Sunday 08.04.2013 New York Times Digest

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1. The Trauma of Being Alive

“There is no way to be alive without being conscious of the potential for disaster.”

2. Other Agencies Clamor for Data N.S.A. Compiles

“The recent disclosures of agency activities by its former contractor Edward J. Snowden have led to widespread criticism that its surveillance operations go too far and have prompted lawmakers in Washington to talk of reining them in. But out of public view, the intelligence community has been agitated in recent years for the opposite reason: frustrated officials outside the security agency say the spy tools are not used widely enough.”

3. Download: Robert Mankoff

“There are some problems our minds just can’t solve, which ties into humor. Rationality doesn’t give us everything we need. There are many ways of understanding the world, and one way is the sort of irrational, rational way humor provides.”

4. Washington Riddle: What Is ‘Top Secret’?

“When far too much information gets classified, nothing is really classified.”

5. I Am TOM. I Like to TYPE. Hear That?

“I use a manual typewriter — and the United States Postal Service — almost every day. My snail-mail letters and thank-you notes, office memos and to-do lists, and rough — and I mean very rough — drafts of story pages are messy things, but the creating of them satisfies me like few other daily tasks.”

6. ‘The Bruce Lee Legacy Collection’ Is a Kick

“Perhaps the greatest tribute to Lee’s originality is that he became a star in spite of his movies rather than because of them.”

7. Faces of Those Who Pick Faces

“The director, Richard Donner, was not familiar with Reeve and kept searching as Mr. Stalmaster placed Reeve’s head shot on the top of a pile of photos at each casting session, he said. Every day, it ended up back at the bottom until the casting director got his way.”

8. Following the Money

“To help students make informed decisions about whether it’s worth paying a premium for a certain college or degree, advocates and entrepreneurs have created online tools to compare graduates’ income.”

9. Class Warfare Along Partygoer Lines

What happened to the working-class students you studied?

On our floor, not one graduated from the university within five years.

10. Confessions of an Application Reader

“Holistic admissions raises many questions about who gets selected, how and why.”

11. Testing, Testing

“Ambitious high school students are no longer content with just one college admissions test. Not a single college requires it, but many applicants to the nation’s most selective colleges and universities are taking — and retaking — both the ACT and the SAT.”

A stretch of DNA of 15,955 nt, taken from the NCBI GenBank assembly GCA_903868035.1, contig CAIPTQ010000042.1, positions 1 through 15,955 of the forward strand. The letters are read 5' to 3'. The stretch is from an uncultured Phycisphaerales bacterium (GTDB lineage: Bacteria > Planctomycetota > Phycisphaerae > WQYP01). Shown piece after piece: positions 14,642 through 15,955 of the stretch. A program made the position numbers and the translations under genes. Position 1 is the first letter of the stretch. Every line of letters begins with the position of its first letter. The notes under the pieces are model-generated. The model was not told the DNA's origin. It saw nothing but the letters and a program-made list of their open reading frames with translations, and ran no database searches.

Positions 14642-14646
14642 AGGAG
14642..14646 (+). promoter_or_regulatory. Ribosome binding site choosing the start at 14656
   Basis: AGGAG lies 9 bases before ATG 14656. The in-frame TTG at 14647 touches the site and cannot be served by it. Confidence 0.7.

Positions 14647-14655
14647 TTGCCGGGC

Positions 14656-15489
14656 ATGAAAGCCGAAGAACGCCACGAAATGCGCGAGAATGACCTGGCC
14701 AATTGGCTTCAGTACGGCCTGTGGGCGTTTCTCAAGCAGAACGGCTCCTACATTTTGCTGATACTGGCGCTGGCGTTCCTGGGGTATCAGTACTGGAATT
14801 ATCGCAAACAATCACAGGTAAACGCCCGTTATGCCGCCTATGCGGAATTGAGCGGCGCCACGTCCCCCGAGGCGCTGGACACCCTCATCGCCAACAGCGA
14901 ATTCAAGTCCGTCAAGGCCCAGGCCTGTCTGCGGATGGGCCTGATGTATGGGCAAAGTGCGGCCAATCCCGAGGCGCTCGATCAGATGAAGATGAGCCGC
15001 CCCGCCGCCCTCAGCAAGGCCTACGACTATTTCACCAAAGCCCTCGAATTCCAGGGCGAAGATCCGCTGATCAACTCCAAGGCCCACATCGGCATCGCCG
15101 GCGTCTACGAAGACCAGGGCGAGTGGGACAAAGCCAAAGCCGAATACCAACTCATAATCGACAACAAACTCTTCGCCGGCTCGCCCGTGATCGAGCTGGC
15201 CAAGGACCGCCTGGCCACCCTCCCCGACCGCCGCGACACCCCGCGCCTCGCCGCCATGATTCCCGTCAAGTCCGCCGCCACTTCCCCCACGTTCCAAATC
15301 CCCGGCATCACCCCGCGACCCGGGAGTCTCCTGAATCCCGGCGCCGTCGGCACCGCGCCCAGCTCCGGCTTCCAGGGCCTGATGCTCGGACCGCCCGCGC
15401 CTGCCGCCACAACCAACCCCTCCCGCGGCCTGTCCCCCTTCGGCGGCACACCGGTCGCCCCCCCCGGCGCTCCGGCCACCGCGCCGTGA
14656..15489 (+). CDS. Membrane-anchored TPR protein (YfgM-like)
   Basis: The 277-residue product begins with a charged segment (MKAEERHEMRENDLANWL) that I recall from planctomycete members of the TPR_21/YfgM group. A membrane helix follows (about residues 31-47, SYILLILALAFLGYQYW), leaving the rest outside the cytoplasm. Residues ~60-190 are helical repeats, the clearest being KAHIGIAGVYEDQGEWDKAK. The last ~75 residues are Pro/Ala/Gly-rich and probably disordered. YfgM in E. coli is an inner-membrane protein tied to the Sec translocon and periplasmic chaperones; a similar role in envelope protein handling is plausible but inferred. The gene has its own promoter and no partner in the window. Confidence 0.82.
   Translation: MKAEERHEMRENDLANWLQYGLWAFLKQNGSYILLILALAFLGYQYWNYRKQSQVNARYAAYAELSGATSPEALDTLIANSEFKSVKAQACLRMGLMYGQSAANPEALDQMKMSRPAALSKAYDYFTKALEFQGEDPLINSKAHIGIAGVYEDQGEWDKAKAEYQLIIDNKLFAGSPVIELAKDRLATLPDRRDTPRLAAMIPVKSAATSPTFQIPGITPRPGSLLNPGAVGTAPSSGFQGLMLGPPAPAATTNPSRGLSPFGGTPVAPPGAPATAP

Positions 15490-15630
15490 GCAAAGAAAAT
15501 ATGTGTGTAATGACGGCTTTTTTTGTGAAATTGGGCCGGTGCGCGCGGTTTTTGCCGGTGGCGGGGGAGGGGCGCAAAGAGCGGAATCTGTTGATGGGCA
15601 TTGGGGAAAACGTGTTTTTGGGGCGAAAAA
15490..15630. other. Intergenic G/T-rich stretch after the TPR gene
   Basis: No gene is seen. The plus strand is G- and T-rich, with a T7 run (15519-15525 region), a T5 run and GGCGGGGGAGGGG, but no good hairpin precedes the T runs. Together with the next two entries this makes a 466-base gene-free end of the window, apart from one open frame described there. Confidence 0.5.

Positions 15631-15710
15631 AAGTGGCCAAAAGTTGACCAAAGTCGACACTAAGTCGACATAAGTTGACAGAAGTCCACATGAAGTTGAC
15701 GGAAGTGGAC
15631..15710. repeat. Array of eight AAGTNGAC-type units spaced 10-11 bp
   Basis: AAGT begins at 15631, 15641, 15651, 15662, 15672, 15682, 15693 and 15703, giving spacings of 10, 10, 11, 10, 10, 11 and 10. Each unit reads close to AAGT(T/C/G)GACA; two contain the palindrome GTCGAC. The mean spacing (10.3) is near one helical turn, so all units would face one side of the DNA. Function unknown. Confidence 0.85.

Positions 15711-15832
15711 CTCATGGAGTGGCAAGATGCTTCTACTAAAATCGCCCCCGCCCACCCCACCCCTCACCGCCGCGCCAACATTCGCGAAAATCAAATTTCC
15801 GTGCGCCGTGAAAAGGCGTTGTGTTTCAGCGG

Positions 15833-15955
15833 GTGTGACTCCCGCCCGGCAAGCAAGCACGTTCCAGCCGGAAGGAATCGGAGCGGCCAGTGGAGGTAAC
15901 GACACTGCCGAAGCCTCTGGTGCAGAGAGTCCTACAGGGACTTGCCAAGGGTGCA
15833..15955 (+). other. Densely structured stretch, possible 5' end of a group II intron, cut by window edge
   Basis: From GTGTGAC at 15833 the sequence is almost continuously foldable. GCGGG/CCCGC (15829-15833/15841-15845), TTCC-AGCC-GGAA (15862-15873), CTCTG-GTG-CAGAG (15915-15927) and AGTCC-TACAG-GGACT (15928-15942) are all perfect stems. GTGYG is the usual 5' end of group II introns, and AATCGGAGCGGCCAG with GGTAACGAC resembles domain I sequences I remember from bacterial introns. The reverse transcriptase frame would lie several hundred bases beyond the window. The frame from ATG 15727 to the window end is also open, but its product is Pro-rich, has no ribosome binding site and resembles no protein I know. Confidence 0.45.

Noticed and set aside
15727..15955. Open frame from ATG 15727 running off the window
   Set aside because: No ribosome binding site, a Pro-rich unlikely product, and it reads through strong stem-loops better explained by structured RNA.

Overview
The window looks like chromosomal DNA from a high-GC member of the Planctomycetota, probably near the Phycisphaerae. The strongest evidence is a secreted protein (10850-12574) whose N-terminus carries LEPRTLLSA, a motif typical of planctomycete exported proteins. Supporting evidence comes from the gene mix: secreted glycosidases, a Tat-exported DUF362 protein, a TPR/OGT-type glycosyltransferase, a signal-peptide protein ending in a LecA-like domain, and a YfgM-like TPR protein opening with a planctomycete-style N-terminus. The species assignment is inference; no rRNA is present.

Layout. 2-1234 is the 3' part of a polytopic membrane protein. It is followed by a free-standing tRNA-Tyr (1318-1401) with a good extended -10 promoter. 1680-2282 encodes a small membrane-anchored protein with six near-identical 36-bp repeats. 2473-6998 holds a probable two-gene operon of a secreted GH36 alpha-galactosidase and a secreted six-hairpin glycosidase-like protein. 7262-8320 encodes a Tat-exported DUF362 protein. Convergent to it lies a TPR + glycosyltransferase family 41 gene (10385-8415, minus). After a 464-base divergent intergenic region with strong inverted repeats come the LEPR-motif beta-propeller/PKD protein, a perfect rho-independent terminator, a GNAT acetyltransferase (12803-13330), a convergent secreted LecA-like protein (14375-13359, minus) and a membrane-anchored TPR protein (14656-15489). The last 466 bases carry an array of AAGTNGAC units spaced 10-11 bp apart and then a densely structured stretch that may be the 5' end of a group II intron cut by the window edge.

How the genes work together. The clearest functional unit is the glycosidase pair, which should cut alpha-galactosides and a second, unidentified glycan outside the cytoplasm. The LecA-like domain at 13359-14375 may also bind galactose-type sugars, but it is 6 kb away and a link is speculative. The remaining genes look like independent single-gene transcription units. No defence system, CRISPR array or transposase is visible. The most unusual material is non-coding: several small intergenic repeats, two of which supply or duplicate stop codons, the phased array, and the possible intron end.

12. One Book Out

“Sometimes, my husband and I try to select books we want to jettison — otherwise how can we buy more? I mean, a house is for living in, right? We have to have space for beds, chairs, a table and some kitchen tools and appliances. (I guess we could buy another house for the books.) So we try to find books to dump. My husband will present me with a stack he has taken hours to curate. ‘These could go,’ he’ll say, casually. I’ll look through them. Except for the copy of one of our bibles, The Paranoid Style in American Politics, by Richard Hofstadter, they will exclusively be my books. I can’t part with them. And the same thing happens when I do the triage.”

13. What’s an Idea Worth?

“The notion of charging by units of time was popularized in the 1950s, when the American Bar Association was becoming alarmed that the income of lawyers was falling precipitously behind that of doctors (and, worse, dentists). The A.B.A. published an influential pamphlet, ‘The 1958 Lawyer and His 1938 Dollar,’ which suggested that the industry should eschew fixed-rate fees and replicate the profitable efficiencies of mass-production manufacturing. Factories sold widgets, the idea went, and so lawyers should sell their services in simple, easy-to-manage units. The A.B.A. suggested a unit of time — the hour — which would allow a well-run firm to oversee its staff’s productivity as mechanically as a conveyor belt managed its throughput. This led to generations of junior associates working through the night in hopes of making partner and abusing the next crop. It was adopted by countless other service professionals, including accountants.”

14. Stop Blaming Jaws!

“It’s increasingly strange to blame Jaws for spawning the modern blockbuster, given how little Steven Spielberg’s esoteric, character-driven story has in common with today’s action extravaganzas.”

One response to “Sunday 08.04.2013 New York Times Digest

  1. #3 my way of putting it : “logic isn’t logical!!”

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